This type was developed by the Reich Labour Service in 1934 as a crew barrack and was used in many camps from 1937. Like comparable barrack types, it was designed to be assembled, dismantled and transported in a time-saving and cost-effective manner. At that time, the Reich Labour Service was a construction force that could be deployed at any time and at any place in the then German Reich. The accommodation also had to adapt to these living and working conditions.
Reichsarbeitsdienst (RAD) shed of type RL IV. The barrack was stored in the Eifel from the end of the war until its reconstruction in 2017 and, according to oral tradition, was used as a control centre for a V1 launching facility.
The shed was constructed in a modular way, all parts such as walls, floors, ceilings etc. were standardised and could be joined together in a kind of plug-in system using screws. The gable width of a single module was 3.30m. Depending on the purpose, any number of elements could be strung together. At the construction site, only the foundations had to be prepared, where strips or point foundations were made from individual concrete bases, depending on the terrain and soil conditions. In addition to crew barracks, kitchen, lavatory, laundry and administration barracks could also be erected in the same modular construction method.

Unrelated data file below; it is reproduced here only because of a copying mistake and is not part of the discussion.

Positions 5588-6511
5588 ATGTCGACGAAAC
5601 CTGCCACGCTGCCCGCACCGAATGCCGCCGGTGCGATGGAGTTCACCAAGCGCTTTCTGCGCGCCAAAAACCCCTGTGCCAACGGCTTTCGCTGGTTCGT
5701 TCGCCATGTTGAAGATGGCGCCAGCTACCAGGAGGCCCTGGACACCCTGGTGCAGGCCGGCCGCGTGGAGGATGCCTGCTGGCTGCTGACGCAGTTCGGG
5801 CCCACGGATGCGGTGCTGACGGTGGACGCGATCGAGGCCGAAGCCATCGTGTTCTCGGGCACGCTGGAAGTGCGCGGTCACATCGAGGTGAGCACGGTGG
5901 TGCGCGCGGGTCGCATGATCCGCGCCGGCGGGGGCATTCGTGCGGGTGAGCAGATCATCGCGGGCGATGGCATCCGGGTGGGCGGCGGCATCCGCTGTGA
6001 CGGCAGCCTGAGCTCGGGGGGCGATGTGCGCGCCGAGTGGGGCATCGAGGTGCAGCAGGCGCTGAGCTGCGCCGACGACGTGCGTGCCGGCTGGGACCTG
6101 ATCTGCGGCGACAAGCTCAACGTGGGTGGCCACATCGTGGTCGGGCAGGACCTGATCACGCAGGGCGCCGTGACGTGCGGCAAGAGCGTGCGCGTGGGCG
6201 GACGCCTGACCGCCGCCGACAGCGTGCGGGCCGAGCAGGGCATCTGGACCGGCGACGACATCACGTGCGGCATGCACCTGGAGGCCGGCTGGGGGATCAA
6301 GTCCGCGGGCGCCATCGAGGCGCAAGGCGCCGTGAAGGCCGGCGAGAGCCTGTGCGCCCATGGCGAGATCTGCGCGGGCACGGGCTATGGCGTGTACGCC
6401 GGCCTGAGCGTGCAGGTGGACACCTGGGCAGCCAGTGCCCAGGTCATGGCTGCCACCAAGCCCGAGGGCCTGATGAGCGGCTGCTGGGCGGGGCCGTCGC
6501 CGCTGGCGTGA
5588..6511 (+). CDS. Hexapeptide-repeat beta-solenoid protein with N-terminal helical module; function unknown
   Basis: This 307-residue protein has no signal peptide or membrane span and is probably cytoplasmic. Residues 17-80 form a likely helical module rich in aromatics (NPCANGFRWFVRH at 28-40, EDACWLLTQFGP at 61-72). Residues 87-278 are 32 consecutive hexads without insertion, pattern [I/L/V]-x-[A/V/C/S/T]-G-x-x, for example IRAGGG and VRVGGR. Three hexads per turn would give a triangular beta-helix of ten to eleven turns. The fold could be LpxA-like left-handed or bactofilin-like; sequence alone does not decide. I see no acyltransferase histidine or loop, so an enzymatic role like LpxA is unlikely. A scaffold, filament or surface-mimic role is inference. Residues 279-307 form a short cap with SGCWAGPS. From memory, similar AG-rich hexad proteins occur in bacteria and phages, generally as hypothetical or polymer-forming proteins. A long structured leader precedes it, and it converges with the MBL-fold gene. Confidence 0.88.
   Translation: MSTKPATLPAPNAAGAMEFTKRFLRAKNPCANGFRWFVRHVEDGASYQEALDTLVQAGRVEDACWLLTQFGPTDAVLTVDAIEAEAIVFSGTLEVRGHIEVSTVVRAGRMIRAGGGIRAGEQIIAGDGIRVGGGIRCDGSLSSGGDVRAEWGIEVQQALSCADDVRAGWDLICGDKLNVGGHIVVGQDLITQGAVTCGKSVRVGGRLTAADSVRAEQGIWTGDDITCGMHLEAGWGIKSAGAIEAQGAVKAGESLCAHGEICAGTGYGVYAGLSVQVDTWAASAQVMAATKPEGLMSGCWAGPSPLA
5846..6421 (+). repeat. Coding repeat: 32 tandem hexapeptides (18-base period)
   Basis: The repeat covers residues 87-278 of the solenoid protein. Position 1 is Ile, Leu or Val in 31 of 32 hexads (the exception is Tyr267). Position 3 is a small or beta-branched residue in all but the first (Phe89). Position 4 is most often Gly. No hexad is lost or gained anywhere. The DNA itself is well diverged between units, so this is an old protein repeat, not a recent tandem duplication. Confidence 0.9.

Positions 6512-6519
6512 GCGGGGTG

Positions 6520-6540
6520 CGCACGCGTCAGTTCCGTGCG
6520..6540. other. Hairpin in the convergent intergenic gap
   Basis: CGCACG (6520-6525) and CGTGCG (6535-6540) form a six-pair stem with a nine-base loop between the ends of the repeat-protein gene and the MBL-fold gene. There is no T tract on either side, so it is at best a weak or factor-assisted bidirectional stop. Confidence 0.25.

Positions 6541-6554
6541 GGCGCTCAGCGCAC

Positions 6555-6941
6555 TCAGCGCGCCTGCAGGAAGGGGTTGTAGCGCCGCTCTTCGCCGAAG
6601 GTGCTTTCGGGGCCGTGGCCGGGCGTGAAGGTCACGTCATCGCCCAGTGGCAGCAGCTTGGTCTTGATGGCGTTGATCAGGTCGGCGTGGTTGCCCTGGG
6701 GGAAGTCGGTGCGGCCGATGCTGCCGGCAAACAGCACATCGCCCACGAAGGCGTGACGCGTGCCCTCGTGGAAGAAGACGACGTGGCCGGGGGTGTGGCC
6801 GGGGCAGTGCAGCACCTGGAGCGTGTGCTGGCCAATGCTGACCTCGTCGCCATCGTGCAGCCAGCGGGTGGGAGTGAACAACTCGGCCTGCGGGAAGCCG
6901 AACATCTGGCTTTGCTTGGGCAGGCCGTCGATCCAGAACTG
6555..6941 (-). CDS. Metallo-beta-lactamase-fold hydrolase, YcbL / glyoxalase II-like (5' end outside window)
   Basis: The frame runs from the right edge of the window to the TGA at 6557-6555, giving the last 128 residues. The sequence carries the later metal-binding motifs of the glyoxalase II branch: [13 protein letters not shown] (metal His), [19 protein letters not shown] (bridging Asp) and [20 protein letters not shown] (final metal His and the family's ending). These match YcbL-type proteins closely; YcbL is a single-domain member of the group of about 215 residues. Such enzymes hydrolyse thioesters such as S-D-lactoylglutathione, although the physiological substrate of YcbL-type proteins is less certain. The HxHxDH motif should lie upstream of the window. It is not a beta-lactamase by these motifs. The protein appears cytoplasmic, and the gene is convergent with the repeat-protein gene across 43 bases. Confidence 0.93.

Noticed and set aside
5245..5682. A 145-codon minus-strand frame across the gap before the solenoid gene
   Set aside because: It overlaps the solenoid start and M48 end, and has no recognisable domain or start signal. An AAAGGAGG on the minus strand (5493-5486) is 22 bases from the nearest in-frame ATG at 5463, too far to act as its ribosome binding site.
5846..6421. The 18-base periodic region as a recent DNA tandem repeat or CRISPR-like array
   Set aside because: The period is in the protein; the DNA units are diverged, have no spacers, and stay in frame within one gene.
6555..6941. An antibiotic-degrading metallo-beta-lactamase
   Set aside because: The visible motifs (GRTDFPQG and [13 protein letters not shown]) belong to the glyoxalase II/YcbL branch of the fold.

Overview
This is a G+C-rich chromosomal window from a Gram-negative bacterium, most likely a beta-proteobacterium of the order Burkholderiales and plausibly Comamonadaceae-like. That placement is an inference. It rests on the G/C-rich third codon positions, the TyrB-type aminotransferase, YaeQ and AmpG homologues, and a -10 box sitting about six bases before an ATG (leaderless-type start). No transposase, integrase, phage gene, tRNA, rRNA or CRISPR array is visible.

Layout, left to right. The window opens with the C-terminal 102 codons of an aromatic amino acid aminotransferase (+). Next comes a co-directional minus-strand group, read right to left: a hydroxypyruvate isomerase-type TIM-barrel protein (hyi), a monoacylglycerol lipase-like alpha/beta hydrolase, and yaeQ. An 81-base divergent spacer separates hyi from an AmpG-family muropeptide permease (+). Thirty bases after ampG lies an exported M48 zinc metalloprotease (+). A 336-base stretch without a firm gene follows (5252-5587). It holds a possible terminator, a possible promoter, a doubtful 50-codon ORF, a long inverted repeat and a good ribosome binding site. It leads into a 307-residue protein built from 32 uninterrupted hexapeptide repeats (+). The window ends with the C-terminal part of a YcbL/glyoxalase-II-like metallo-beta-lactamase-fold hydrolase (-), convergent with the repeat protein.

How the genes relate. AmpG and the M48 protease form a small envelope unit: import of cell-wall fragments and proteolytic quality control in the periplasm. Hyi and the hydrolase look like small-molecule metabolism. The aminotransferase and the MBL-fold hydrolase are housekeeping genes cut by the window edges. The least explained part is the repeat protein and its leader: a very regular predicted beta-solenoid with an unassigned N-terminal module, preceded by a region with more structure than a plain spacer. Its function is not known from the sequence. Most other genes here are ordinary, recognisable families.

This type of barracks was also used by the Nazi system for many other purposes. Among others, it existed in concentration camps, Wehrmacht facilities and was used to house prisoners of war and forced labourers. After the Second World War, these barracks were used for a long time as emergency accommodation for refugees and, as in Trier, as a makeshift church. With the onset of the economic miracle, most of these buildings were demolished. Today (2019), only a few of these barracks still exist, some of them in open-air museums.